Sir William Cornwalls Harris | Great Hunter Writer & Artist
Few men could have packed more adventure into a comparatively short life than William Harris. He also had the double talents of writer and artist. Born in Wittersham, Kent, in 1807, he was educated at a military college and went at the age of 16 to India as a Second Lieutenant in the East India Company’s Engineers. He remained there for the next thirteen years, using his leisure for hunting and the sketching of animals. By 1934 he had been promoted to Captain.
Attacks of fever resulted in his being sent to the Cape for two years to regain his strength. With a civil servant friend from India, he resolved to penetrate into the African bushveld far beyond the borders of the colony. Their trip was made in 1836-7 and took them through unexplored country as far as the residence of the Matabele chief, Moselekatse. This was situated in what today is called the North-West Transvaal. News of a great Inland Lake, which lay six weeks’ journey to the north, provided a temptation to trek further, but fear of overstaying his furlough forved Harris reluctantly to return. It was left to William Cotton Oswell and Dr. Livingstone to reach Lake Ngami in 1849.
Harris’s account of his dealings with Moselekatse afford fascinating reading. The quick intelligence, cupidity and suspiciousness of the king, who was then in conflict with the voortrekkers, are graphically described. It is in fact the only known authentic pen picture of that ruler. Harris obtained reluctant permission to return to the Colony via a little known south-eastern route. Here he had some fine elephant, rhinoceros and buffalo hunting.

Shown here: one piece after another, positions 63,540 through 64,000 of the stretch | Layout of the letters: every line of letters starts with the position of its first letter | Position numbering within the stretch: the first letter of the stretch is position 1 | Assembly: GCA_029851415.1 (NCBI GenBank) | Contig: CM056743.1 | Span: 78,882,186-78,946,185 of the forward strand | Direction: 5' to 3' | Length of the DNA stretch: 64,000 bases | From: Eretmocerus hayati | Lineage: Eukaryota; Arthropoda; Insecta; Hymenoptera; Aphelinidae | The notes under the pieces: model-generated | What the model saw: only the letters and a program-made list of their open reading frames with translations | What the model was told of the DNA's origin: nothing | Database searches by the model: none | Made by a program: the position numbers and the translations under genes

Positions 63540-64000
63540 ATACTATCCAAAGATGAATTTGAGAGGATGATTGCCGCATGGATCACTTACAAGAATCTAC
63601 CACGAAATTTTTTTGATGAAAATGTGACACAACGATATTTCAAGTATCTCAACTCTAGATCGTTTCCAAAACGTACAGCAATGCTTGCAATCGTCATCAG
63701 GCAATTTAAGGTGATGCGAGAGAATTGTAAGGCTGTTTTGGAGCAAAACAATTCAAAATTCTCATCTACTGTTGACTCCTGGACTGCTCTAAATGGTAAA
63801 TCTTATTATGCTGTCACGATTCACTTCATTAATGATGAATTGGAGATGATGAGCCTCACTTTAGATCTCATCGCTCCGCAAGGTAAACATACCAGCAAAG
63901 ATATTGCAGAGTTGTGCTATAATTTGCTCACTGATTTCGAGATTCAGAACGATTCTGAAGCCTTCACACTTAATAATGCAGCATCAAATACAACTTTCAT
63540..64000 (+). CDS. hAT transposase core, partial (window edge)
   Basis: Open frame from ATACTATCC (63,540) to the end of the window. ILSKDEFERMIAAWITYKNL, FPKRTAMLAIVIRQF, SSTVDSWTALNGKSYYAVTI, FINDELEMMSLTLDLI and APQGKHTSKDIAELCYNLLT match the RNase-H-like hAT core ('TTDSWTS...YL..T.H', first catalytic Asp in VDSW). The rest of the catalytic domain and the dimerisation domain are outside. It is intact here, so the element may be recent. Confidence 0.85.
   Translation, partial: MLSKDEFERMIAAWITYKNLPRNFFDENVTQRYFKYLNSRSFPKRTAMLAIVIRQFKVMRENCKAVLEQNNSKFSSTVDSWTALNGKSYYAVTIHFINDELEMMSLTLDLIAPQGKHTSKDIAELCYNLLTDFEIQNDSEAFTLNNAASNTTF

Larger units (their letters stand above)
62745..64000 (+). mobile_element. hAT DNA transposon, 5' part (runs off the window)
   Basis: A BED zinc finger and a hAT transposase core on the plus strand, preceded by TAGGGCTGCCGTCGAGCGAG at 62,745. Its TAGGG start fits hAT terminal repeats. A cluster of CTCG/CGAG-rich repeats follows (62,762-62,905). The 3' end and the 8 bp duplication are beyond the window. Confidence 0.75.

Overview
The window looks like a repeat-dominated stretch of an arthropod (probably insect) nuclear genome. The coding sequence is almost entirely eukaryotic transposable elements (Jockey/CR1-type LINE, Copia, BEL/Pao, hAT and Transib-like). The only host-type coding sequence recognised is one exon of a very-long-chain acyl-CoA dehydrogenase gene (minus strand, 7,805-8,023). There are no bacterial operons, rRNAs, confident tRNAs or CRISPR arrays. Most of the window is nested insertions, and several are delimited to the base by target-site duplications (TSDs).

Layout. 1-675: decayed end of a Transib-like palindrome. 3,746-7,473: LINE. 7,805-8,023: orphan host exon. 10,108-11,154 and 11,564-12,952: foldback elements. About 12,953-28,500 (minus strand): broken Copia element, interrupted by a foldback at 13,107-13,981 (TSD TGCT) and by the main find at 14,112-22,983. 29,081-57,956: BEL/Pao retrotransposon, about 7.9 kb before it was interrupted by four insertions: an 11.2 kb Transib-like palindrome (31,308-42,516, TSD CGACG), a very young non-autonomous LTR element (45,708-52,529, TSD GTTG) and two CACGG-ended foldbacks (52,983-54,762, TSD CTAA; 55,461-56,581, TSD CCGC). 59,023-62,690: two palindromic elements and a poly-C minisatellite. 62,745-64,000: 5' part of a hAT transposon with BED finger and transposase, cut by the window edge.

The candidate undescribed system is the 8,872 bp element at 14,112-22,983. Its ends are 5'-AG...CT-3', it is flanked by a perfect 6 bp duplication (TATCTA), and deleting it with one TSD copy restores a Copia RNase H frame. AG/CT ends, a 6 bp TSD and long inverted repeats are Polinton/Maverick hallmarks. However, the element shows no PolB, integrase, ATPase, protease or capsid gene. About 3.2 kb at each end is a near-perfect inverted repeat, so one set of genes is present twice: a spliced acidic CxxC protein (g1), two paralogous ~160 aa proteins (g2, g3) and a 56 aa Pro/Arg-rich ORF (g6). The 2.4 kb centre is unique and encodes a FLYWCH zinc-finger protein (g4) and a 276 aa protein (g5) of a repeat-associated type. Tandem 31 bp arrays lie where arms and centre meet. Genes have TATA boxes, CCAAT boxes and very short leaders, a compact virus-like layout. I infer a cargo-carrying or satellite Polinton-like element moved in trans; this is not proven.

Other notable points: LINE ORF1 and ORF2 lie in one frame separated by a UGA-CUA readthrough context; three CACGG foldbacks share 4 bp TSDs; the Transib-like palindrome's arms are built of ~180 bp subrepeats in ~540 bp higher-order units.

On his return to India, Harris published his Narrative of an Expedition into Southern African soon afterwards re-issued in London as The Wild Sports Southern Africa (1939). The standard Encyclopaedia of Southern Africa describes this as the first book by a big-game hunter in Africa. These extracts are taken from it. Harris was no mere carcas-seeker. He has a lively naturalists interest’s in the animals which he saw and made accurate drawings of them which were later published. He discovered the rare Sable antelope, sending a description and specimen of it to the Zoological Society of London. His literary style is elegant – at times perhaps a little too formal for modern taste. He is well read, and frequently quotes from the poets or his classical knowledge to give polish to a description. At his best he shows power of imagination and lively dry sense of humour. His prose is clearly moulded on 18th Century and Regency models.
In 1841-3 Harris led a mission from the Government of Bombay to Sahela Slassie, King of Shoa in Abyssinia. He was gazetted Major and knighted upon its successful outcome. His narrative of the mission, The Highlands of Aethiopia, and a volume of lithographs were published in England. Harris returned again to India where he finally succumbed to fever near Poona (Bombay Presidency) on 9th October 1848.